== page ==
ACAT News & Updates
Please join us! Our annual Breast Cancer Prevention Lecture Tour is coming up soon, and this year we are thrilled to welcome Meg Schwarzman (MD, MPH) to Alaska.
Dr. Shwarzman is the Associate Director of Health and Environment for the interdisciplinary Berkeley Center for Green Chemistry and an Environmental Health Scientist in UC Berkeley’s School of Public Health.
Please join us Thursday, June 29, at the Russian Jack Chalet (1600 Lidia Selkregg Ln, Anchorage, AK
CHE-Alaska Call – Environmental Contributors to Breast Cancer: The underlying science and opportunities for action
Thursday, June 22, 9:00 am – 10:00 am (Alaska Time)
Environmental Exposures to Chemicals and Breast Cancer – podcast of interview with Dr. Schwarzman on Line One: Your Health Connection with Dr. Thad Woodard, 6/19/2017
On our June 22 CHE-Alaska call, Megan R. Schwarzman, MD, MPH will discuss environmental contributors to breast cancer including endocrine disruption and the developmental origins of
NEWS RELEASE 5/2/2017: UN Chemicals Convention Decisions Perpetuate Environmental Violence Against Indigenous Peoples with Disregard for Fundamental Human Rights
Vi Waghiyi, Alaska Community Action on Toxics: +1 907.222.7714
Rochelle Diver, International Indian Treaty Council: +1 415.641.4482
FOR IMMEDIATE RELEASE: May 2, 2017 (Geneva) – At the Stockholm Convention 8th Conference of the Parties (COP8), governments bowed to corporate influences in the listing decisions concerning two toxic chemicals under provisions of the treaty. Although delegates agreed to list the chemicals for global elimination, the decisions allow exemptions that extend industrial uses far into the future.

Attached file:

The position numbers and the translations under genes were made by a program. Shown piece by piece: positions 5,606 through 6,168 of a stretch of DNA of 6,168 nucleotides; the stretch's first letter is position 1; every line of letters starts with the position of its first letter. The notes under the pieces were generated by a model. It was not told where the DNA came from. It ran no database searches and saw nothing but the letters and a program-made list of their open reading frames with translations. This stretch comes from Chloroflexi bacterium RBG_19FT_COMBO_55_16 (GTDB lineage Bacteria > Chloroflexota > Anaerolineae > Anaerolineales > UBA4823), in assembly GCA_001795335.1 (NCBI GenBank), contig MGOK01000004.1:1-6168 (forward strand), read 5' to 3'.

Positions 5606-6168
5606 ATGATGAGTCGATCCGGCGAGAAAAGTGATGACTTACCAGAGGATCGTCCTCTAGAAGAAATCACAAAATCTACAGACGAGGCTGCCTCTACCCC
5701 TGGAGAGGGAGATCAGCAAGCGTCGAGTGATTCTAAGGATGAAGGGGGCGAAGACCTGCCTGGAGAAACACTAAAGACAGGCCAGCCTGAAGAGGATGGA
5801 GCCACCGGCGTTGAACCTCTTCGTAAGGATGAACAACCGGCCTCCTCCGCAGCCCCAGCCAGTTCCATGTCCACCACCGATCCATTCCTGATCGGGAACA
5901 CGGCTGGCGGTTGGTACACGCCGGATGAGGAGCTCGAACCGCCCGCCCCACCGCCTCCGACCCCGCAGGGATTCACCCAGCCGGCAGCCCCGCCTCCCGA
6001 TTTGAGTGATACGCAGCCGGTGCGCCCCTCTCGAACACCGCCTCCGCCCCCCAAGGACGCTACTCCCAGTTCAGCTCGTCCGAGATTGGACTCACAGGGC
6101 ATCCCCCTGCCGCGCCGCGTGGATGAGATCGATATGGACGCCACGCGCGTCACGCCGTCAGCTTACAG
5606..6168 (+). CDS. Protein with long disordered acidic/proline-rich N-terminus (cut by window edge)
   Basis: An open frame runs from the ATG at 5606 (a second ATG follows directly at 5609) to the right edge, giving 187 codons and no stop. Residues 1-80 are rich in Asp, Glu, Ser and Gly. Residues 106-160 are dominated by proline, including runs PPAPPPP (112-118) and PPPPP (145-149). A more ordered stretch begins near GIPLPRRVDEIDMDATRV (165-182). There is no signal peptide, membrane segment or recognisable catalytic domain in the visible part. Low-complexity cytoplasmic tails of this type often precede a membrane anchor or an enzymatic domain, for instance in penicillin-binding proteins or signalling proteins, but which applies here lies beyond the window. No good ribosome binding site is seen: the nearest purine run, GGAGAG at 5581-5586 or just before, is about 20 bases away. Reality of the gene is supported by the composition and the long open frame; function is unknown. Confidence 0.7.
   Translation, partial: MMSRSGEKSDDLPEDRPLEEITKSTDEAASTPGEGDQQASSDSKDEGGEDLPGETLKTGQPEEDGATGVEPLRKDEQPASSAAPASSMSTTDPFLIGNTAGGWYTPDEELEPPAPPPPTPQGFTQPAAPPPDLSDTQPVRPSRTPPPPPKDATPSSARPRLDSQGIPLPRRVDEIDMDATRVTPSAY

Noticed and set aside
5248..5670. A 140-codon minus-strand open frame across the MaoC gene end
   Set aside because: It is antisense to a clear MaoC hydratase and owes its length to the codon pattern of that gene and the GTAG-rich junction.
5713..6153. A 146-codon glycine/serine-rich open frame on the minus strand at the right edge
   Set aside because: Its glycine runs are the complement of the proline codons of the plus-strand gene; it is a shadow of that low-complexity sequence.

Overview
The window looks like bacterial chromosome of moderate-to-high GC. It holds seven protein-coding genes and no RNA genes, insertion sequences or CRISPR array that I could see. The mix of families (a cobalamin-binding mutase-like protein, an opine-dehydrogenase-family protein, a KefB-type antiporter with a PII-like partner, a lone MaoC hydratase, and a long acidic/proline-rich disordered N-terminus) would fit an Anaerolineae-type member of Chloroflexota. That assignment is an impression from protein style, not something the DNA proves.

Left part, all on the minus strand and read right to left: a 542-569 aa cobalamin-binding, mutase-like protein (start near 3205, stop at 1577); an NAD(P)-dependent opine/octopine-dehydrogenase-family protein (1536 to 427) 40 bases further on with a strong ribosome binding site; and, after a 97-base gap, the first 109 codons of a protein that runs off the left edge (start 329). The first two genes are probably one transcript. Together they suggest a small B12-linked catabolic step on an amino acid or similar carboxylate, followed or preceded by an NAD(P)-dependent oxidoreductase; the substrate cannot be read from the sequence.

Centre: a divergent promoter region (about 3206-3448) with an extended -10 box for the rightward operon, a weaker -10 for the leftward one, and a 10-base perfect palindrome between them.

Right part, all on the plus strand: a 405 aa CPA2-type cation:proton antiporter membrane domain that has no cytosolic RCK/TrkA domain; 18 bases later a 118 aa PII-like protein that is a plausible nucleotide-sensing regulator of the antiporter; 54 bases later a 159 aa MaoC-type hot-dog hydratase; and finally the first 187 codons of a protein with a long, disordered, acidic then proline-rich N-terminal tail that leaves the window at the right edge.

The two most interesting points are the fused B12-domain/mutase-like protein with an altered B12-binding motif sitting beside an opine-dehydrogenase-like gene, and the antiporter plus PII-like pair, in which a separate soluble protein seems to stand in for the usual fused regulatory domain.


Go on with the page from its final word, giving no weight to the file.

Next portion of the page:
The chemicals are DecaBDE, a flame retardant commonly found in electronic waste,
NEWS RELEASE 5/1/2017: At UN meeting, governments grant unprecedented continued use of toxic chemicals found in children’s toys
For more information:
Pam Miller [email protected]
Dr. Mariann Lloyd-Smith [email protected]
Geneva, 1 May 2017 – Today at the Stockholm Convention 8th Conference of the Parties (COP8), governments rushed thru decisions to list two toxic chemicals, but provided extraordinary loopholes that permit all uses of them. The chemicals are DecaBDE, a flame retardant commonly found in electronic waste, and SCCPs, an industrial chemical used in metal working and as a flame retardant in plastics.
Both chemicals are persistent, highly toxic, travel long distances and build up in
ACAT delegation in Geneva seeking worldwide ban of three industrial chemicals that are harming the Arctic and its people
First up are Short-Chain Chlorinated Paraffins (SCCPs), which are probable human carcinogens, disrupt the endocrine system, and cause kidney, liver, and thyroid damage
Short-chain chlorinated paraffins (SCCPs) are widely used industrial chemicals used primarily in metalworking. They are used as plasticizers and flame retardants in consumer products, especially in polyvinyl chloride (PVC) plastic, adhesives, and paints.
No other persistent organic pollutant has been produced in quantities as large as SCCPs. And their production and
Toys from Anchorage stores were tested and found to be contain toxic contaminants
ACAT was part of a new global survey that found recycling plastics containing toxic flame retardant chemicals found in electronic waste results in contamination of the world’s best-selling toy along with other children’s products. Ironically, the chemical contaminants can damage the nervous system and reduce intellectual capacity but are found in Rubik’s Cubes – a puzzle toy designed to exercise the mind.